Nick Peters, Wayne Littlefield from Airbus, The Manufacturer’s Nicholas Cox and Maddy White inspecting a payload.

Nick Peters, Wayne Littlefield from Airbus, The Manufacturer's Nicholas Cox and Maddy White inspecting a payload

The Portsmouth site takes the vehicles built in Stevenage and adds in the bewildering array of electronics that make up the payload, or functioning element of the spacecraft.

The core function of all the transponders in the payload, particularly in telecoms and TV, is to take in a signal from the ground station on earth, boost it by many multiples of million times (it’s very weak by the time it gets to space) and then send it back to earth on a different frequency in order to avoid signal confusion. It is a tried-and tested technology, but science never stops and new technologies and methodologies continue to drive the industry forward.

The first thing you notice on entering the Neptune clean room at Portsmouth is that all the buses are made from aluminium. Given that one of the most critical parts of getting a spacecraft off the ground is weight, the thought strikes that Airbus is way behind the times when it comes to lightweighting.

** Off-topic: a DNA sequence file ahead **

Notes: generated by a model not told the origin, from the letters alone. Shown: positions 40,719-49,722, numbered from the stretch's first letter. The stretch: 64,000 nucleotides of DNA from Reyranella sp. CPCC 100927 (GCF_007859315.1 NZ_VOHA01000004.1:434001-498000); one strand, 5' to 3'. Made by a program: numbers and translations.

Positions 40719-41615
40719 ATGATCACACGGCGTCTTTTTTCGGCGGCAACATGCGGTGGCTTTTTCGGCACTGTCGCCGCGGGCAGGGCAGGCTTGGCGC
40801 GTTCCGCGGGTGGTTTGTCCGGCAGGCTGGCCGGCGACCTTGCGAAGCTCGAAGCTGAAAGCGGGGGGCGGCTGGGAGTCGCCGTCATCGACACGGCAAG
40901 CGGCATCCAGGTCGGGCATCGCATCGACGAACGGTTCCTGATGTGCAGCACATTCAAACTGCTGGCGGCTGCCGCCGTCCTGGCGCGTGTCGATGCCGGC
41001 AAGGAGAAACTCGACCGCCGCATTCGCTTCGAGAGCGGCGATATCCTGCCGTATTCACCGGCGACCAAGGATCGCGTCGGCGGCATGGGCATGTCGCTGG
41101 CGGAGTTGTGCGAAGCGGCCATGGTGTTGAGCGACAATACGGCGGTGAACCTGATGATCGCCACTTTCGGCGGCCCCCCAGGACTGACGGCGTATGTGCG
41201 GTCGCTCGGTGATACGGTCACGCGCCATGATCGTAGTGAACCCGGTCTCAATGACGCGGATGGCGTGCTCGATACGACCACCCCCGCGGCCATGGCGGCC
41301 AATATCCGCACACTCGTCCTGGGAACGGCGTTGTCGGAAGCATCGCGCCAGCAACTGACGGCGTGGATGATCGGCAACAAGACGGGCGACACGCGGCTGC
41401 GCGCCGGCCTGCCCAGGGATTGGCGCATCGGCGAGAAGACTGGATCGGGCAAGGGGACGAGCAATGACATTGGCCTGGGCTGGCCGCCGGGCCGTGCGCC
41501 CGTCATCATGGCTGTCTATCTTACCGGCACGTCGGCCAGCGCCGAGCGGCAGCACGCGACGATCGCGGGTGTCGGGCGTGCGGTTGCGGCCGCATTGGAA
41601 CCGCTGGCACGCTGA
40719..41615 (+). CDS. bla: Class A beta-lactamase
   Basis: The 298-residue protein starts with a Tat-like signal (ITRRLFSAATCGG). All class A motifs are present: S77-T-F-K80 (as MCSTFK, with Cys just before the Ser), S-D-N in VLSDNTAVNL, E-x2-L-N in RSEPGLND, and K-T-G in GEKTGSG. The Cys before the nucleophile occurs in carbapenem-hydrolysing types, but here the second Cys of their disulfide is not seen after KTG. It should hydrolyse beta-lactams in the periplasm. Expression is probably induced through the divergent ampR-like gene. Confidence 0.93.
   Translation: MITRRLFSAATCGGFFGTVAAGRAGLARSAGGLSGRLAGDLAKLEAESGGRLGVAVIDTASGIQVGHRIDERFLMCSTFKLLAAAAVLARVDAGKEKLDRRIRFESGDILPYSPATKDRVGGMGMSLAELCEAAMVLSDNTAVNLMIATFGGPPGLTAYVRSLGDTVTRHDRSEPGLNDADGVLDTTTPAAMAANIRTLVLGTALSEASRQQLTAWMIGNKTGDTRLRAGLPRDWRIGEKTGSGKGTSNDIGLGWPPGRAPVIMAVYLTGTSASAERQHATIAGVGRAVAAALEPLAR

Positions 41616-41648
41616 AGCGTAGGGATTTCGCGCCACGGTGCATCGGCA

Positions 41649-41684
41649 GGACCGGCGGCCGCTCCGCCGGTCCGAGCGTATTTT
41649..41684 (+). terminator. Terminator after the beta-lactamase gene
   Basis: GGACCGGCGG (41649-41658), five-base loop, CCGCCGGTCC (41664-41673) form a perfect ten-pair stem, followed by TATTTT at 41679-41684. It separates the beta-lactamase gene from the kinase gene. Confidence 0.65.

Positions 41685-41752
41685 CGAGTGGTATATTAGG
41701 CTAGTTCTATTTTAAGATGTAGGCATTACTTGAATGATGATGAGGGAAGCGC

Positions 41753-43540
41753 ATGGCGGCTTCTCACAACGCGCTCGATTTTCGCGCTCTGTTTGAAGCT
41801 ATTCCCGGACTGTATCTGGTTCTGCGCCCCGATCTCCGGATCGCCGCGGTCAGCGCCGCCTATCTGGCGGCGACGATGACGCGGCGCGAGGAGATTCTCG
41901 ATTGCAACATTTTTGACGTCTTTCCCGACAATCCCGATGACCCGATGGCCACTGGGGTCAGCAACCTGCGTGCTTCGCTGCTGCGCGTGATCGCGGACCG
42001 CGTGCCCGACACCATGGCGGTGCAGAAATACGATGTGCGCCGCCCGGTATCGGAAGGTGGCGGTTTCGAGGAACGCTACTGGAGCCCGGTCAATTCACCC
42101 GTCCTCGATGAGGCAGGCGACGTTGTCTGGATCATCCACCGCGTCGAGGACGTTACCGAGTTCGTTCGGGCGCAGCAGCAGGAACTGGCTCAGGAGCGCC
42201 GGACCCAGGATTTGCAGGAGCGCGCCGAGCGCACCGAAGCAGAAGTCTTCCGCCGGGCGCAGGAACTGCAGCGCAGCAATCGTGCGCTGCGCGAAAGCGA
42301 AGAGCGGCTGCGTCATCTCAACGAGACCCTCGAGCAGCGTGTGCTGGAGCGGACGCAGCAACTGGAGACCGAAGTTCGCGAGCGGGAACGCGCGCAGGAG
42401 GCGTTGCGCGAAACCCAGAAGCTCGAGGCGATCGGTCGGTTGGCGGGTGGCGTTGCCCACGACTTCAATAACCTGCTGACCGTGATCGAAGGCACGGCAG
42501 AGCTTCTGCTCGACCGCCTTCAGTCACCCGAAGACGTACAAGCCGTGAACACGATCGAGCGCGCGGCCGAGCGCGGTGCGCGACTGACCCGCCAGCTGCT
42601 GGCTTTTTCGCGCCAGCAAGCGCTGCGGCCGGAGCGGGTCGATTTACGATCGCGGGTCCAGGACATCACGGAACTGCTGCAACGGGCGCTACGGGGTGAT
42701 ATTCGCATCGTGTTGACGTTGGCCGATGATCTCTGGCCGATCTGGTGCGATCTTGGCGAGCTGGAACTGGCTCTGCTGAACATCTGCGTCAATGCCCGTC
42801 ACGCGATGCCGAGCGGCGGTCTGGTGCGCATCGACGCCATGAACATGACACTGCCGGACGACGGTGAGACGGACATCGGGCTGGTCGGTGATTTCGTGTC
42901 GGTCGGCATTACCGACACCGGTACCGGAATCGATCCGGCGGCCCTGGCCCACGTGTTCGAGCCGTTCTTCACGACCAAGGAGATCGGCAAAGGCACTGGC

We discussed this with Roy Haworth, engineering integration manager at Airbus Defence & Space, who said the company’s clients have a very conservative attitude to innovation.

These satellites have to sustain shattering levels of vibration at launch, plus endure a 300°C difference in temperature and they can’t be allowed to undergo even the tiniest degree of torsion. “Our customers need something really reliable,” Roy added, “aluminium is cheap, we understand it, and it’s reliable in such a volatile environment – when it is up there it needs to be!”


All of which means the clients are deeply reluctant to try innovation for the sake of it. Even when innovations are introduced into satellite construction, the process is slow and methodical. Environments must be simulated and thorough testing carried out on components and complete systems, meaning any new implementation requires a high level of investment and time.

“We need total reliability of everything we use because the financial risk of buying and launching a satellite is so high,” Roy said.

Just as the aircraft industry follows cautiously in the wake of automotive, F1 in particular, before adopting new materials and techniques that have been tested to destruction, so the space industry waits further down the line before embracing some of the materials that might one day allow for cheaper launches in the future. One day, just not yet.

Galileo: the UK’s contribution

The payload for the Galileo satellites network has been developed and built at the Airbus SSTL site in Guildford.